Logic is a process whereby one makes an argument based on a premise. If the premise is false, the process of logic can still prove it, albeit possibly not as easily or convincingly as a true premise. Law follows the process of logic in deciding human guilt or innocence. However, law has fewer false premises since most laws and their application are based on previous experiences with said law.
As Michael Ratner of the Center for Constitutional Rights makes clear in his book The Trial of Donald Rumsfeld, the legal rationalization for the US torture of its prisoners is based on a false premise. In addition, the argument used to legitimize the premise is poorly made and ultimately wrong and illegal. Yet, dozens, if not hundreds, of human beings have been tortured using this false and illegal premise.
To counter this illegal and false logic, Mr. Ratner and the New York-based Center for Constitutional Rights wrote a book presenting their legal case against several individuals in the Bush administration for their implementation and sanctioning of torture. The case presented in the The Trial of Donald Rumsfeld is straightforward and reasoned and based on decades of accepted universal practices and understanding of the definition of war crimes. It is also the basis for the case made by Ratner and others in the German courts in 2006. Unfortunately, in what most assuredly was a political decision, the German government prosecutor refused to pursue the case.
So, Ratner and the New Press have decided to present it to those interested enough to read his book. One hopes, of course, that the existence of the book will inspire other prosecutors that care about human rights and their abuse to consider prosecuting those indicted in the text, as well as Messrs. Bush and Cheney who, because they are still in office, are only named as unindicted co-conspirators here.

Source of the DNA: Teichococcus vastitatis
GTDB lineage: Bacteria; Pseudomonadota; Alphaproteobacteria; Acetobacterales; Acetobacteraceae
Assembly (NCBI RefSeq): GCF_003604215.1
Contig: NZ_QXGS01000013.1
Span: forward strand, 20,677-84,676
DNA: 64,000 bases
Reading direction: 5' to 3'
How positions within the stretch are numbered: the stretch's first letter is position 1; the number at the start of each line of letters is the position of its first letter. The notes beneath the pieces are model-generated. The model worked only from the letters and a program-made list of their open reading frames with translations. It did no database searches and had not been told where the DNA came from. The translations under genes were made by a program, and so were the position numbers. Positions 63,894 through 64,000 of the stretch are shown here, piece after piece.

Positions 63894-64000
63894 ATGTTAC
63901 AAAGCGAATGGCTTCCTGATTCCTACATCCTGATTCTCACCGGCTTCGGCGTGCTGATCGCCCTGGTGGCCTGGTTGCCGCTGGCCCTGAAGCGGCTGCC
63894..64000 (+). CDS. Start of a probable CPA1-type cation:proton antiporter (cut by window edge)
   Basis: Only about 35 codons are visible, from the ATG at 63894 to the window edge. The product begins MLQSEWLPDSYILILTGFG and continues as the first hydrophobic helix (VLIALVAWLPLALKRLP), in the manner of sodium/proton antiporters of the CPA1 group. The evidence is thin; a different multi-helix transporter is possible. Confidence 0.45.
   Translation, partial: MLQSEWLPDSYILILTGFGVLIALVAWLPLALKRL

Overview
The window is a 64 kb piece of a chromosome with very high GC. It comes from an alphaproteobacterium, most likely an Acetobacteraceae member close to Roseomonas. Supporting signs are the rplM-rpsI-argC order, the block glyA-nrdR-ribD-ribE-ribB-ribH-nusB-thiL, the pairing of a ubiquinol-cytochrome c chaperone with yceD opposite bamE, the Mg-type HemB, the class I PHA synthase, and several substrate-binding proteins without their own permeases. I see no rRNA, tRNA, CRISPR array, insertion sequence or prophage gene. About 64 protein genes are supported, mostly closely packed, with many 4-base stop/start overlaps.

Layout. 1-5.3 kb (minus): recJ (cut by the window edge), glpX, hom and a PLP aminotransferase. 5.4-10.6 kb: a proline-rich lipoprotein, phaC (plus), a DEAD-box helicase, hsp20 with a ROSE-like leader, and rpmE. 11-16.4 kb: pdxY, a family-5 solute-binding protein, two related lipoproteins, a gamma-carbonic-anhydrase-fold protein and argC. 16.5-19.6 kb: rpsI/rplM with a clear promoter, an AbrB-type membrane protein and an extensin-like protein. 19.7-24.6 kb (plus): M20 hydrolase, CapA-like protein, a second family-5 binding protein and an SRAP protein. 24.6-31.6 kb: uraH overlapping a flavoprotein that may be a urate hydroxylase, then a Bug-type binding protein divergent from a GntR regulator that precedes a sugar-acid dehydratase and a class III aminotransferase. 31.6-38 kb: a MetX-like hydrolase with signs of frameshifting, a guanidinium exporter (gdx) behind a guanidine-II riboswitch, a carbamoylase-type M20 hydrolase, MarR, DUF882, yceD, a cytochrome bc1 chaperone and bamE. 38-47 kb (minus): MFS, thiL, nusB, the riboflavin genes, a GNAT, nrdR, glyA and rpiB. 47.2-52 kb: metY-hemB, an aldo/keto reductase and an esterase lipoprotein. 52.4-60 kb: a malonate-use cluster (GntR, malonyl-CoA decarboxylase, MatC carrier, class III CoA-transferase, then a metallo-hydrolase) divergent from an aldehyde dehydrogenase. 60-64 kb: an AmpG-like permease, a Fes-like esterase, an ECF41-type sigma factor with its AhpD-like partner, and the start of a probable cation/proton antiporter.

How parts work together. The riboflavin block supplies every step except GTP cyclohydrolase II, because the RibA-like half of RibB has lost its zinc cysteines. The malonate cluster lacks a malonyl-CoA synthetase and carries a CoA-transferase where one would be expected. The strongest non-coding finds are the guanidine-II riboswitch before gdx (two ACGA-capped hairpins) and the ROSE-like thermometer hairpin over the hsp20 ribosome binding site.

The book reads exactly like a trial, with a opening statements and rebuttals, a presentation of evidence, and closing statements. One imagines that any trial that might actually take place of the defendants herein would be considerably longer. I say that because the evidence presented here is but the tip of the iceberg. Given that, it is enough to demand a greater investigation by some prosecutorial agency somewhere on the planet. It is unlikely that the US will prosecute, despite recent rumors that an Obama administration would consider such a possibility (since denied). Why do I say this? Primarily because I expect Bush to pardon everyone in his administrations that he can. Naturally, the most obvious court for such a prosecution would be the International War Crimes Court in the Hague, but barring that possibility (primarily because of the court’s apparent inability to prosecute anyone other than those the US and its cohorts have defeated), any foreign government would serve equally well. If nothing else, it would be some kind of justice if the indictees listed in this book and their co-conspirators were unable to travel outside of the United States because they feared arrest.
If one is interested in the total failure of the law in preventing acts which are considered illegal by virtually every international agency and earthly government, then Ratner’s book is a must read. This rings especially true as we mark the seventh anniversary of the tragedy of 9-11. The freedom to torture is not a freedom worth defending. In fact, it could very well be a freedom that, when practiced, will invite another attack. Even if Bush and Company are never prosecuted, the ignominy of their crimes against humanity must never be forgotten. Let’s also hope that future administrations do not repeat them.
RON JACOBS is author of The Way the Wind Blew: a history of the Weather Underground, which is just republished by Verso. Jacobs’ essay on Big Bill Broonzy is featured in CounterPunch’s collection on music, art and sex, Serpents in the Garden. His first novel, Short Order Frame Up, is published by Mainstay Press. He can be reached at: firstname.lastname@example.org